Wine turned Peter Thum to water. While working on a project in South Africa involving two wineries, Thum saw the difficulties that many people experienced just trying to get clean water every day. “I did a bit of research and began to see the size and magnitude of this problem,” he says. So he decided […]

Vessela Monta

“We cannot say that rain is not interesting just because we can dig wells,” says Vessela Monta, a civil engineer by trade who began working with the International Rainwater Harvesting Alliance (IRHA) in 2002. Some resources — like the availability of harvestable rainwater — get forgotten when discussing sustainability, but not to Monta. She points […]

Isabella Bovolo

Guyana means “land of many waters” in a native Amerindian language, but it also houses one of the most pristine rainforests left in existence, the Iwokrama. In 1996, Guyana and the Commonwealth of Nations established an organization of the same name. According to Iwokrama resident scientist Isabella Bovolo, the organization aims to fill large data […]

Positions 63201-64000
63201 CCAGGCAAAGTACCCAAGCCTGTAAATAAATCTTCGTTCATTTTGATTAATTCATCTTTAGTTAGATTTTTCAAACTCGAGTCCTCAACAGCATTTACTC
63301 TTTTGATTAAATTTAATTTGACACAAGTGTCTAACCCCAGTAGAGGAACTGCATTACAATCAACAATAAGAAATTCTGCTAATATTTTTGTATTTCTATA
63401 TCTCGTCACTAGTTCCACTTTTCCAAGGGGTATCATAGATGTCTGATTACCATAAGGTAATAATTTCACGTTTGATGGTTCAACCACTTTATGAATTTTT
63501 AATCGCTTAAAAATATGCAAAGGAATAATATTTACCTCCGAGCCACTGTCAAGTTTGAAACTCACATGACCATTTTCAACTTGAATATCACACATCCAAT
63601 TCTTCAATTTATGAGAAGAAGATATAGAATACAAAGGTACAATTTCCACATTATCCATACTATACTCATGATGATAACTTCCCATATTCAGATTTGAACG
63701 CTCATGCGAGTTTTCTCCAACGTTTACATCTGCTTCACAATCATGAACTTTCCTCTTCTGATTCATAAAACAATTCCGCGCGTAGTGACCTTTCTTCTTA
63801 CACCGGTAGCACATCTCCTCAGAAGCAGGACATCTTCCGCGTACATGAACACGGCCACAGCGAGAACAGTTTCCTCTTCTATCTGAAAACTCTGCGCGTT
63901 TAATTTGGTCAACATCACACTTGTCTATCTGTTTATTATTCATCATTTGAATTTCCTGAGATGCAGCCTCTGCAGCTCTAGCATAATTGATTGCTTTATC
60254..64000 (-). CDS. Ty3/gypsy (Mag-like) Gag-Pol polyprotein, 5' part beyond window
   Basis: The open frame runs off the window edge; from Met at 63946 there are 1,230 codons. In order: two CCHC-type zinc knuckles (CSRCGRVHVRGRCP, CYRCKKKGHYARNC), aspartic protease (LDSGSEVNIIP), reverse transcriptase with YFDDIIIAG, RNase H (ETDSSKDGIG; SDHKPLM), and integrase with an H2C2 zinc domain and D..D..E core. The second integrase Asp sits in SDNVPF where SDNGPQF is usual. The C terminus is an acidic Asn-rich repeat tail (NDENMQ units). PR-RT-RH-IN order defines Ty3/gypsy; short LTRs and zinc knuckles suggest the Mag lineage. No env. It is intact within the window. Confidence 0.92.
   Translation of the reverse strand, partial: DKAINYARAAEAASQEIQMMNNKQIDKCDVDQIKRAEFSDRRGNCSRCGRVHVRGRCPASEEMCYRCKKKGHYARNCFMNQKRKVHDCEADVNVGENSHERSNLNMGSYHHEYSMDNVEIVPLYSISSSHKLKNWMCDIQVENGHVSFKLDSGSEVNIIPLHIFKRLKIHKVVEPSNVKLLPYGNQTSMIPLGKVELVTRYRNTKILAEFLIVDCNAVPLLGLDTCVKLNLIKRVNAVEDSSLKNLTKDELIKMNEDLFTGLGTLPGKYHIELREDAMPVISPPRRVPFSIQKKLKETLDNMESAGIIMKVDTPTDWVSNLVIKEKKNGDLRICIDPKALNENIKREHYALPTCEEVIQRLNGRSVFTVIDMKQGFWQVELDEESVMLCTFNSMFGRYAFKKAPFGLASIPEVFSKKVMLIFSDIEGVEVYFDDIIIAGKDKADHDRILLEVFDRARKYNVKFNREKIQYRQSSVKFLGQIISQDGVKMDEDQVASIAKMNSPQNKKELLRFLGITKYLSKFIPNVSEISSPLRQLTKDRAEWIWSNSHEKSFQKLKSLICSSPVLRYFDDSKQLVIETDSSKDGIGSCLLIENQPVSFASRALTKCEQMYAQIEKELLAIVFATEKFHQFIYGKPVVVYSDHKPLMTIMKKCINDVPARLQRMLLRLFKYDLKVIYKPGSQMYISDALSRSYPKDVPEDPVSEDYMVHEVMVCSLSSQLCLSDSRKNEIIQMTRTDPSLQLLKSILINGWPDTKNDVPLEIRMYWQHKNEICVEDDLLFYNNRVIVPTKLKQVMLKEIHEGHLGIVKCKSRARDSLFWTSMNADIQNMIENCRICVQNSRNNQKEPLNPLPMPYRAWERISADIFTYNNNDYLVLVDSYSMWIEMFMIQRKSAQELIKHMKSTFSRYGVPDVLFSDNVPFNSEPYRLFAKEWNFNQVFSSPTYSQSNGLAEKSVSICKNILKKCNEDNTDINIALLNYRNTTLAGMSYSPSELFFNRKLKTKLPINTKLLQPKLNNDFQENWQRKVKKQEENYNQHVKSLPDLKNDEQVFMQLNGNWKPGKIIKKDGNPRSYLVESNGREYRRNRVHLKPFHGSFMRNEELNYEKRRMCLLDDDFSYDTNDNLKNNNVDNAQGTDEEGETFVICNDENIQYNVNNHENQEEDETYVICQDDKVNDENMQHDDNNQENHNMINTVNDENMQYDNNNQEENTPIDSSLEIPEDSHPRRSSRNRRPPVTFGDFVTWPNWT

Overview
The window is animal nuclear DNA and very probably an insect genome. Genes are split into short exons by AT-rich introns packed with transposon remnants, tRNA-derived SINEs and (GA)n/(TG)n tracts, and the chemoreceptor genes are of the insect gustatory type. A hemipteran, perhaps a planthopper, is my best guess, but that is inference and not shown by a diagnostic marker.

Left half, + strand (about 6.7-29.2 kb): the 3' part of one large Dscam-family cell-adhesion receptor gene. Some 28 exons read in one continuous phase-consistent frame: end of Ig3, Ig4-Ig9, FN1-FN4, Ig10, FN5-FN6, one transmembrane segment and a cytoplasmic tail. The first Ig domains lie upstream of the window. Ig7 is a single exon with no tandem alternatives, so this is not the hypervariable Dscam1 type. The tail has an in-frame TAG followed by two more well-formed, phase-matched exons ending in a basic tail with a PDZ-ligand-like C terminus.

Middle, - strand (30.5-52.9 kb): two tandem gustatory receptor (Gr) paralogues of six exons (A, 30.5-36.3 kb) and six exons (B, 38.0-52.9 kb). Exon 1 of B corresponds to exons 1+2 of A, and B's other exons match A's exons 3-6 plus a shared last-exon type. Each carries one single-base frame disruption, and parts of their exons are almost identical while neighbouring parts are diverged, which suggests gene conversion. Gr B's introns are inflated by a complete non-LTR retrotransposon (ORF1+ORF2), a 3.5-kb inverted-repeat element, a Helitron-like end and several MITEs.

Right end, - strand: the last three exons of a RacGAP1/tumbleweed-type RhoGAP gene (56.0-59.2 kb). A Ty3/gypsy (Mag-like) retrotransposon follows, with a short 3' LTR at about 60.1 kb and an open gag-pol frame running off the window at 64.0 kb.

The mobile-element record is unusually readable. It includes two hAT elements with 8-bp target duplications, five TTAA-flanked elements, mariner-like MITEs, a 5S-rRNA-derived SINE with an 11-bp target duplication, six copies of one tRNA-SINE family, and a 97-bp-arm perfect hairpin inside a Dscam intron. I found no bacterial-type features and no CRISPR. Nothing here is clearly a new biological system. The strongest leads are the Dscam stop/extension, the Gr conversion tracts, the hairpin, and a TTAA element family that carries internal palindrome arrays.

David Breashears

In 2007, from 5,600 meters atop the north side of Mount Everest, explorer David Breashears recalls how he was “astonished” by what he saw and “shocked” that he hadn’t been more aware of the state of this Tibetan glacier. Breashears was on a comparative photography assignment to match a photo from 1921 with the modern […]

Erin Huber

Erin Huber grew up in Cleveland, Ohio, near the Great Lakes, where clean fresh water is abundant and tap water is sometimes taken for granted. As a humanitarian and an environmentalist, Huber spearheaded rooftop gardens and farmers’ markets, but eventually honed her focus to water. Huber founded the Drink Local Drink Tap (DLDT) campaign in […]

Rohini Nilekani

Rohini Nilekani began her career as a journalist and writer. But upon marrying Nadan Nilekani — co-founder of the Indian tech-consulting firm Infosys — and coming into some money, she sought a cause to support financially. “I was looking for an area that would make sense to me and that would also have some kind […]